Just as in life, change in business happens too. Because of this fact, your marketing should too. By remaining open and accepting of change, a company has a better chance of staying current and finding new opportunities. With the ever-changing times (and the high frequency in changing consumer tastes), it’s not a bad idea to evaluate your marketing strategy on an annual basis. Through consistent analysis you can effectively make adjustments needed to remain current and find new opportunities otherwise overlooked. You may find that there is a brand new resource or avenue that can help you better reach your target customer and ward off competitors. Maybe there is a new social media tool or B2B product that can boost your appeal?

A change in marketing strategy can also help you increase your product’s natural life cycle and respond to any outside factors that may arise. In an article in the small business section of The Houston Chronicle, entitled, “Why Is There a Constant Need for Change in Marketing?” it was suggested that small companies should change their marketing strategies during different stages of the product life cycle. For example, in some cases a company may be forced to lower the price of a product in order to stay competitive as the market expands. On the flip side a need for marketing change may arise from fluctuations in law, technologies, or reductions in resources. One example being the scarcity of cork in the wine industry. Many wine producers are moving to alternate materials, such as, plastic and twist lids in order to combat the reduction and higher prices of cork.

In life and business change happens. Because change comes with a certain amount of discomforts it is a natural impulse to want to avoid it; however, it is imperative to remain steadfast in your pursuit and open to change. In the big picture, all of the discomforts due to change are only temporary and your extra effort will be sure to be rewarding.

Jet Staff photo_JHJenn Holm, Account Manager

Jenn has never been one to avoid the discomforts of change. She enjoys adventures both big and small and really, sometimes, what better adventure is there than challenge?



Marketing through Collaborations

Beer is a great way to bring people together on many levels. Craft beer has taken off not only in Colorado, but across the nation. There is a growing trend in brewing that is interesting to us marketers.

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Collaborations.

One way organizations and breweries are doing this is by having competitions to name or design a beer. By doing this, they are engaging people along every step of the way and generating a lot of PR. The brewery gets PR through the non-profit and vice-versa. In the age of social media, there is a huge potential for organic reach. Recently, United Way had a beer-naming contest to honor volunteers. Bonfils Blood Center teamed up with 6 breweries to create this seasonal 6-pack.

1744 Rockwell LabelThe Colorado State University College of Business collaborated with Odell Brewing Company in Fort Collins to create a 50th Anniversary brew. A naming and label design contest was put out to the community and alumni. After narrowing it down the 4 finalists, market research was conducted to choose one design. Jet Marketing’s team was a finalist for this contest. It was a great exercise in the science of naming and branding – it was a fun project for everyone involved.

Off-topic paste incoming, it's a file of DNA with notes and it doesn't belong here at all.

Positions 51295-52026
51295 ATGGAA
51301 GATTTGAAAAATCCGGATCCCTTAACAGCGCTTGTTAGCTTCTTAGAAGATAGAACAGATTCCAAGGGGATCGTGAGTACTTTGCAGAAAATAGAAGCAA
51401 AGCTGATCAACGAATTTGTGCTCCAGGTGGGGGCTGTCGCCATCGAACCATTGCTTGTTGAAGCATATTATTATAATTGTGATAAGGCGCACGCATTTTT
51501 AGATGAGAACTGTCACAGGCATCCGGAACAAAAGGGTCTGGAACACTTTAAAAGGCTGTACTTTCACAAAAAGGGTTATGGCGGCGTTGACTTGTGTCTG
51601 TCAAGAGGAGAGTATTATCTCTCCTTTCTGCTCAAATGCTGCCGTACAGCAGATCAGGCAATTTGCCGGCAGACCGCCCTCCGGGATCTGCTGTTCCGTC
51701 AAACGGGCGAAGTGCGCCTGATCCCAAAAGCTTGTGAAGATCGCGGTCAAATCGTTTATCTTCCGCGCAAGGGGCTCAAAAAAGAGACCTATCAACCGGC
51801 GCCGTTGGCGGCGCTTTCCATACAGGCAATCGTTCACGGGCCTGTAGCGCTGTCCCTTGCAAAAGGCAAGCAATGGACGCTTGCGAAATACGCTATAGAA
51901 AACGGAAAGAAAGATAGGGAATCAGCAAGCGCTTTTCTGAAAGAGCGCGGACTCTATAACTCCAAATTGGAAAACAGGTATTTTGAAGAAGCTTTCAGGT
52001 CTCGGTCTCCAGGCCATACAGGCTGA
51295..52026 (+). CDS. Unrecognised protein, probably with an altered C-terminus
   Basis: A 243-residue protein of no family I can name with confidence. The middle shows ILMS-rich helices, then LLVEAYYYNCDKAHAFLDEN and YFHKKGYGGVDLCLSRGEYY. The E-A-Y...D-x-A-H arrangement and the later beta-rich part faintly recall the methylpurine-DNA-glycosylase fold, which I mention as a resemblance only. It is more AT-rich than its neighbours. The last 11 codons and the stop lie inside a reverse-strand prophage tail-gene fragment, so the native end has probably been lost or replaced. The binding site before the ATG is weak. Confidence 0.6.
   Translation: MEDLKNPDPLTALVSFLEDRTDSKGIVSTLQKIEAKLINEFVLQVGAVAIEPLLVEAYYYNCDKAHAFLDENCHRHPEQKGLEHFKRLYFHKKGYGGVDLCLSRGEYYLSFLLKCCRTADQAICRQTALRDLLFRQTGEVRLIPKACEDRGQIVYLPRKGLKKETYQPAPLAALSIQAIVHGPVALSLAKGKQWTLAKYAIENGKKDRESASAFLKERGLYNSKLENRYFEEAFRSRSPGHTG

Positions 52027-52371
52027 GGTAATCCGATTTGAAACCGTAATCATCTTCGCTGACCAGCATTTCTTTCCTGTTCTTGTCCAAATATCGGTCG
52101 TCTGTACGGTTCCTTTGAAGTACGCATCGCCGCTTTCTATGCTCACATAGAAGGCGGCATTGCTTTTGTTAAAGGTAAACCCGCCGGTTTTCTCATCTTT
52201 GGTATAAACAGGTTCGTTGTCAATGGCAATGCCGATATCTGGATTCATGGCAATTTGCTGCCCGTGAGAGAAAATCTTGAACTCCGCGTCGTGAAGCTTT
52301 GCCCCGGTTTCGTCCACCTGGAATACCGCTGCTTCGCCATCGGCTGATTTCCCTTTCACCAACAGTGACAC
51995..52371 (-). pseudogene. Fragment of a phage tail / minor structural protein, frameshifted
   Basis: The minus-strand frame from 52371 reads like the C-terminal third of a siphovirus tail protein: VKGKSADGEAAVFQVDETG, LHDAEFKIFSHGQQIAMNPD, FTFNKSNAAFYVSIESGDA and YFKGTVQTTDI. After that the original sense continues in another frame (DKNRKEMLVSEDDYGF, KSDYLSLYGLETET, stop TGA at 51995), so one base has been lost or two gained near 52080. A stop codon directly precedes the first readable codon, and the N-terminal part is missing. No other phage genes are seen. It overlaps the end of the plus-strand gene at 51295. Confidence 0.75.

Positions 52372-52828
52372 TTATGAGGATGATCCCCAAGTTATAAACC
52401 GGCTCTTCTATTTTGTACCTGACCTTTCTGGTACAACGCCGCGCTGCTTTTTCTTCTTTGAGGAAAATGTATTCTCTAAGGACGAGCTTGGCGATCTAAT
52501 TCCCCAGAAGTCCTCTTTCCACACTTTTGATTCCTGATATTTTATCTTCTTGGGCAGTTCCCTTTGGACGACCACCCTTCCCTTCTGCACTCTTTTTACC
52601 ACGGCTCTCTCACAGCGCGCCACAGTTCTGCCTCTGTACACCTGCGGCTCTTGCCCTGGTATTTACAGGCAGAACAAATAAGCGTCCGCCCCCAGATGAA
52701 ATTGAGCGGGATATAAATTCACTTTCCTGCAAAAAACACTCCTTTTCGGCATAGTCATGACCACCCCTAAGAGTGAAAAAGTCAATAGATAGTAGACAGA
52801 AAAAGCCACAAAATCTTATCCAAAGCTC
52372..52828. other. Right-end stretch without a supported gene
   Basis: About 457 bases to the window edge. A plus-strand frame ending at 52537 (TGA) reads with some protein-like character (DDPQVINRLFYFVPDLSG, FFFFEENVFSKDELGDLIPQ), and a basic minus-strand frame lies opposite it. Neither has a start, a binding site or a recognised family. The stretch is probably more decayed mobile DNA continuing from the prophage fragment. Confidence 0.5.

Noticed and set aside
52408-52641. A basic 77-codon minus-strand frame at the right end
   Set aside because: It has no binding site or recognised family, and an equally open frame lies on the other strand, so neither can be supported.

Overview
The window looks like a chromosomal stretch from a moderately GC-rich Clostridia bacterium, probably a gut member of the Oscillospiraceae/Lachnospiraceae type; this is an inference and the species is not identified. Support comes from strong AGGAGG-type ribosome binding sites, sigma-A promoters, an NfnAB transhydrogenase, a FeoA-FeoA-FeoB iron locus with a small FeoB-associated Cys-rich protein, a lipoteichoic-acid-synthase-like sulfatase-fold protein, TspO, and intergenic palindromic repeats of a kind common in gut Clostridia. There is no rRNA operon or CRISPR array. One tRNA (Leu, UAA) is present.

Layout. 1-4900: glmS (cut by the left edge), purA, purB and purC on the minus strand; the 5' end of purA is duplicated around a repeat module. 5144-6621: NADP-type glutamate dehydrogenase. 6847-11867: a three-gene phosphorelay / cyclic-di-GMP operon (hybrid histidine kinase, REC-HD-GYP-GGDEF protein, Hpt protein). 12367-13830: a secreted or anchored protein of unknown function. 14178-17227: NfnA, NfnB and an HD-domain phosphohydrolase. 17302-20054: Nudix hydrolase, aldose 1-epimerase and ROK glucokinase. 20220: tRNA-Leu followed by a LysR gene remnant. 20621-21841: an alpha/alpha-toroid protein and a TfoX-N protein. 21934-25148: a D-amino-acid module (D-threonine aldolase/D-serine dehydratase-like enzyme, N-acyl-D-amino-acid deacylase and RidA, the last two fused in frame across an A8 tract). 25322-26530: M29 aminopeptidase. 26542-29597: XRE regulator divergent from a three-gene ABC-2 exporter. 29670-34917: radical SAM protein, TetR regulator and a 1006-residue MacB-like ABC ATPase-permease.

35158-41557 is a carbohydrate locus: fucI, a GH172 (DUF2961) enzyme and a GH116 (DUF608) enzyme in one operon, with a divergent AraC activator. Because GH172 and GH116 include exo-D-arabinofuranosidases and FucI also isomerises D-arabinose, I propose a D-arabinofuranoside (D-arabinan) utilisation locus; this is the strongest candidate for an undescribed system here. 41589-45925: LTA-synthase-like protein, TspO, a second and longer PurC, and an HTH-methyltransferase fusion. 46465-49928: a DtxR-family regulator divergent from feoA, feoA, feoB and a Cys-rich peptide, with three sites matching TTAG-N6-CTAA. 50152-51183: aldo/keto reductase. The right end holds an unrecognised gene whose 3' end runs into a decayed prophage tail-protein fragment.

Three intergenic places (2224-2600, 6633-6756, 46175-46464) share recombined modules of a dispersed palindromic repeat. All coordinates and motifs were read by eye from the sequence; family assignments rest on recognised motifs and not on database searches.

Jet was also involved in a more spontaneous beer-naming project. What started out as a Father’s Day gift for my dad, Tim, turned into a tasty collaboration to commemorate the last year of Colorado State University’s Hughes Stadium. I came up with the name “Harry Hughes’ Aggie Ale” and with the help of our amazing designer, Erin, we had a beer label and tap handle. The thought was to use the tap and the stickers at my parents’ infamous tailgate parties — no matter what the actual beer on tap was. Then local brewery, Horse & Dragon got wind of the project. We now have a real beer and it has been enjoyed by beer lovers throughout Colorado.

Obviously Fort Collins is a great spot for collaborations with it’s hot bed of breweries. But just think of the possibilities of collaborative marketing across other types of business and non-profits. It is great inspiration for feel-good marketing that people will be genuinely interested in. Microsoft Word - Aggie Ale.docx

Katie O’Hara, Project Manager

Katie is a huge fan of local businesses and loves the opportunity to work with them. The creative collaboration that arises from these opportunities is fun and inspiring, and produces incredible results.



Dress for the Magnet ® Designation You Want

Remember when you were first learning how to put together a resume? Or how to prepare for a job interview? One of the first lessons we learn about presenting ourselves professionally is that we have to look good, whether that’s on paper or in person. Like the old adage says, dress for the job you want, not the one you have.

Magnet_Baylor2As marketers, we know the power of presentation. A new logo change can completely elevate a brand. Professional collateral will confirm that you know what you’re talking about. No matter what anyone says, presentation of your brand matters.

The same thing goes for applying for Magnet ® designation. Applying for Magnet is in itself a journey of continual improvement within the organization – winning the designation can help set you apart when it comes to consumer choices and recruiting quality nurses and physicians. The designation is a marketing tool as much as it is a sign of excellence in nursing.